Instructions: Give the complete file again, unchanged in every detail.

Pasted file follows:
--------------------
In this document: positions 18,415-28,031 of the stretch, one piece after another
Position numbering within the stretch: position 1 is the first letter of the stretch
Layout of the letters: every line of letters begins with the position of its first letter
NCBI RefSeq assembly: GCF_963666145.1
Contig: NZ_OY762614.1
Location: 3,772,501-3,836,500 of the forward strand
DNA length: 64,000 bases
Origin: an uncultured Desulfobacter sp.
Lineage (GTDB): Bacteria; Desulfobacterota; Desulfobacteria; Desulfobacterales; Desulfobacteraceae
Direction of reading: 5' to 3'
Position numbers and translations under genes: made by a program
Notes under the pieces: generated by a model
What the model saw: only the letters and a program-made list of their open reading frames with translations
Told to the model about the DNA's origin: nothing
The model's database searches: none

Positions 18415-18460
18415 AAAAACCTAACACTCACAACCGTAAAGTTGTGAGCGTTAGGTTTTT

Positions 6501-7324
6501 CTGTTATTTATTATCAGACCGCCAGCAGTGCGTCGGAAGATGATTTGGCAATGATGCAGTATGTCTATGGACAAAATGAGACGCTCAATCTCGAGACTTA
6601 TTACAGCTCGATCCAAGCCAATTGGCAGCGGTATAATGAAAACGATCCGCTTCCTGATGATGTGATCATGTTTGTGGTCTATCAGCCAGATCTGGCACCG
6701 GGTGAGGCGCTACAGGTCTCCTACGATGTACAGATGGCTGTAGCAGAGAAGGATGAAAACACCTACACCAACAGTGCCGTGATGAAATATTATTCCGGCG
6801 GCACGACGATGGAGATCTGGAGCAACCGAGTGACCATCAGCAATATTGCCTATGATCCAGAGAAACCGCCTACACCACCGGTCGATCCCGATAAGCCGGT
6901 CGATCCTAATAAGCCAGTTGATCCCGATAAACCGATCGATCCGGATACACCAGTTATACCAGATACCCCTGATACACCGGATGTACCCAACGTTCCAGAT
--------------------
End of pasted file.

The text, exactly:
In this document: positions 18,415-28,031 of the stretch, one piece after another
Position numbering within the stretch: position 1 is the first letter of the stretch
Layout of the letters: every line of letters begins with the position of its first letter
NCBI RefSeq assembly: GCF_963666145.1
Contig: NZ_OY762614.1
Location: 3,772,501-3,836,500 of the forward strand
DNA length: 64,000 bases
Origin: an uncultured Desulfobacter sp.
Lineage (GTDB): Bacteria; Desulfobacterota; Desulfobacteria; Desulfobacterales; Desulfobacteraceae
Direction of reading: 5' to 3'
Position numbers and translations under genes: made by a program
Notes under the pieces: generated by a model
What the model saw: only the letters and a program-made list of their open reading frames with translations
Told to the model about the DNA's origin: nothing
The model's database searches: none

Positions 18415-18460
18415 AAAAACCTAACACTCACAACCGTAAAGTTGTGAGCGTTAGGTTTTT

Positions 6501-7324
6501 CTGTTATTTATTATCAGACCGCCAGCAGTGCGTCGGAAGATGATTTGGCAATGATGCAGTATGTCTATGGACAAAATGAGACGCTCAATCTCGAGACTTA
6601 TTACAGCTCGATCCAAGCCAATTGGCAGCGGTATAATGAAAACGATCCGCTTCCTGATGATGTGATCATGTTTGTGGTCTATCAGCCAGATCTGGCACCG
6701 GGTGAGGCGCTACAGGTCTCCTACGATGTACAGATGGCTGTAGCAGAGAAGGATGAAAACACCTACACCAACAGTGCCGTGATGAAATATTATTCCGGCG
6801 GCACGACGATGGAGATCTGGAGCAACCGAGTGACCATCAGCAATATTGCCTATGATCCAGAGAAACCGCCTACACCACCGGTCGATCCCGATAAGCCGGT
6901 CGATCCTAATAAGCCAGTTGATCCCGATAAACCGATCGATCCGGATACACCAGTTATACCAGATACCCCTGATACACCGGATGTACCCAACGTTCCAGAT